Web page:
‘We weren’t even in the door for about five seconds and this lady approached us and I thought it was going to be the usual ‘Hey, do you need any help or assistance?’ said McIvor, a member of Sagkeeng First Nation.

Michaels said it is investigating the incident and take matters of discrimination seriously. (Holly Caruk:CBC)

‘She said, ‘Well, you’re not welcome here and you guys have to leave.’

‘I was in complete shock, I couldn’t believe what she said.’

McIvor, who is eight months pregnant, said the employee then accused the couple of stealing from the store earlier that day.  ‘She said right to my face, ‘You guys look like people who robbed us this morning,’  she said. ‘It was humiliating because everybody in the store stopped and stared at us.’

McIvor said they tried to explain to the employee that they had never been to the store before but the employee insisted they leave…McIvor said they asked to speak to a manager, and the employee said that she was a manager, so they decided to leave the store.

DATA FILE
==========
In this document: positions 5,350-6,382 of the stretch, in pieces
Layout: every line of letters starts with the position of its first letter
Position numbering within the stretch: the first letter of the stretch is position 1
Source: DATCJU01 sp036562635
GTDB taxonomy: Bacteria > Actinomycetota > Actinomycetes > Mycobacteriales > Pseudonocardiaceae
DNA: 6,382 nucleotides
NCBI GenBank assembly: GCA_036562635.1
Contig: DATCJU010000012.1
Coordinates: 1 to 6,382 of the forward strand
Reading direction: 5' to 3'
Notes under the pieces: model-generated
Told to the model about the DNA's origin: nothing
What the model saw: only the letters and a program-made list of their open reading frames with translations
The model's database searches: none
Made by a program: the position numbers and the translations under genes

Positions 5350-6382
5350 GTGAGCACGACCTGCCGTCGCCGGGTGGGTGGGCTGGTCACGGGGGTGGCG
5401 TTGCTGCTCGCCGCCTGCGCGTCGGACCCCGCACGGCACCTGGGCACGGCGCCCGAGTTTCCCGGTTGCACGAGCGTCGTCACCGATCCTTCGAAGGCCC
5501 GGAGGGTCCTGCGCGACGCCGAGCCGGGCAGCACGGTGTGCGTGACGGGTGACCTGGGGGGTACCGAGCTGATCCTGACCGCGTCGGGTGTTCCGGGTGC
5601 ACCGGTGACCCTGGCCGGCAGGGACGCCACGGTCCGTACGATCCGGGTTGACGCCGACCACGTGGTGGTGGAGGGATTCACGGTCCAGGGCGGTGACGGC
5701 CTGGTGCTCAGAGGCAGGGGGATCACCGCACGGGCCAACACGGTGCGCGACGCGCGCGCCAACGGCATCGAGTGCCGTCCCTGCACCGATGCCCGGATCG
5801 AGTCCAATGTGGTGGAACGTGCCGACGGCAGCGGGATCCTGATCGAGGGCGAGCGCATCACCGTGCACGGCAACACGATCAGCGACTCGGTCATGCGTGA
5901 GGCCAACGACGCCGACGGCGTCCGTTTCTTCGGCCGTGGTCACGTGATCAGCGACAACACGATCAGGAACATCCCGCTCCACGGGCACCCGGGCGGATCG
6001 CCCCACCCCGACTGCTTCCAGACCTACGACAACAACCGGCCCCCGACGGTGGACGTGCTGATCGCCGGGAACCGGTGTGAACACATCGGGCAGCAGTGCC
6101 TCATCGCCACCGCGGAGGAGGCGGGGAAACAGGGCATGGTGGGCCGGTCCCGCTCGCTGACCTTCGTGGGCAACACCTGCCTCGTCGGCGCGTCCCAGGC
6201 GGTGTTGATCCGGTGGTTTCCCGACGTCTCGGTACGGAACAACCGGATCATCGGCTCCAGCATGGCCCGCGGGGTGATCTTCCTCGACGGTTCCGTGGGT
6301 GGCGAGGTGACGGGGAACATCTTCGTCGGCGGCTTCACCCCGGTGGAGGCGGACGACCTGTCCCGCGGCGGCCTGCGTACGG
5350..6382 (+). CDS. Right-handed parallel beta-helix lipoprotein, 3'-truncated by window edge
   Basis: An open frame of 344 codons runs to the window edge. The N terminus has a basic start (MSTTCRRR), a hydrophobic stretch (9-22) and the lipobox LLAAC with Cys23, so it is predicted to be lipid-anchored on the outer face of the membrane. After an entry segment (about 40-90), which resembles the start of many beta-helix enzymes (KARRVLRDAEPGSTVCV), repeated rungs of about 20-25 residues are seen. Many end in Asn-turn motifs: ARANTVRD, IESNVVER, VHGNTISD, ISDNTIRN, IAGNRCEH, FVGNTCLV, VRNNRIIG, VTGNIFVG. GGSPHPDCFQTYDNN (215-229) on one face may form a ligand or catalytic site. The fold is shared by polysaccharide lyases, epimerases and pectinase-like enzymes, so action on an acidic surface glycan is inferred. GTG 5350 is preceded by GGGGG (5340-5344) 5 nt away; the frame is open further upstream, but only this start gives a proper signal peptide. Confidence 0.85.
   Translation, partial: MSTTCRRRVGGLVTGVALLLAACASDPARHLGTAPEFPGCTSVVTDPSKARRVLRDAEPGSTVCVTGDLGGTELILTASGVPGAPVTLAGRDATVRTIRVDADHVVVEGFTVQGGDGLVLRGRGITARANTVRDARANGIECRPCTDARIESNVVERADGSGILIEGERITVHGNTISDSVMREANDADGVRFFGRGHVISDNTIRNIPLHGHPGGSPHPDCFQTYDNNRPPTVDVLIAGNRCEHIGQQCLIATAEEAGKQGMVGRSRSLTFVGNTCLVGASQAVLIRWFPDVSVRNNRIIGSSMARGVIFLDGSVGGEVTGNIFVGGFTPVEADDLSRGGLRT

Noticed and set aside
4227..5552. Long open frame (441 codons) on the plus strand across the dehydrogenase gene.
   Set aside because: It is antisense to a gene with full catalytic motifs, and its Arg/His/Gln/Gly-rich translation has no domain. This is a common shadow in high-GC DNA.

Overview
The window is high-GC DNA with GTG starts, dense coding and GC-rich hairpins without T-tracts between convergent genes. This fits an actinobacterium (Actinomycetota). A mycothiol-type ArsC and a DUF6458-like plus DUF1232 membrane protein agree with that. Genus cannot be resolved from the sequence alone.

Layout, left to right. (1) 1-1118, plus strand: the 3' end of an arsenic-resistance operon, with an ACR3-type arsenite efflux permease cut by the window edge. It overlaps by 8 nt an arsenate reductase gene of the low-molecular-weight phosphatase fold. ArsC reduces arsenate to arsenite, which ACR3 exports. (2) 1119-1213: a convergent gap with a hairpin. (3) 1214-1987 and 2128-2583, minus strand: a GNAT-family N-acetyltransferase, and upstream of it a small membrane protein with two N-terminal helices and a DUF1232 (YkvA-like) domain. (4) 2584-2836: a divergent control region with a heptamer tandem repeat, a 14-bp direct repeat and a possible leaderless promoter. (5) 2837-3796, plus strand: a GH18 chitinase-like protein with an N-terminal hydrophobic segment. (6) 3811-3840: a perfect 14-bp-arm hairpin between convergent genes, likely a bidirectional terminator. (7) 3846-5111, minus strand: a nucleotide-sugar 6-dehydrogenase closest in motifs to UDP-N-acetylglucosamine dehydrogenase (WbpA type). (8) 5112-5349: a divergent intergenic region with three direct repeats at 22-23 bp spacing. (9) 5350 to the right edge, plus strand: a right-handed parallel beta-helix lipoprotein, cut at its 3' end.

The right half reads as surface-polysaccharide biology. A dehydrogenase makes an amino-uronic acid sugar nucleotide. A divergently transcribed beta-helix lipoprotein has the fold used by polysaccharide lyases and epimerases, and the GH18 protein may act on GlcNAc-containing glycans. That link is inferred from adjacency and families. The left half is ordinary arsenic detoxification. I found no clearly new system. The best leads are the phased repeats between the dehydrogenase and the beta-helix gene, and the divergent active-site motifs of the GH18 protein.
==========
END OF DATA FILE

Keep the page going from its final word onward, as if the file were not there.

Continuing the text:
McIvor’s partner called the store from the parking lot and asked for the general manager to try and make a formal complaint. That manager then admitted the employee made a mistake, McIvor said.

‘They just apologized and said we can shop, get a discount for the day, but at that point, who wants to spend your hard earned money when somebody just basically straight out called you a thief?’

A spokeswoman for Michaels said the chain is committed to treating customers with dignity and respect but would not elaborate on their store policies surrounding these kinds of events, or say what recourse a customer has if they feel mistreated…’We are actively investigating the situation and will take appropriate action as necessary.’

McIvor, a 31-year-old university student, said she’s been followed around stores in the past, something she says is common for Indigenous people, but has never been asked to leave.

McIvor said she and her partner felt like they were racially profiled and singled out because of their appearance…McIvor said she won’t ever shop at the store again, and is in the process of filing a complaint with the Manitoba Human Rights Commission. She wants the store to change its policies so this doesn’t happen to anyone else. ‘I want them to stop treating Indigenous people… grouping them all together in the same category and saying because one stole everybody steals.’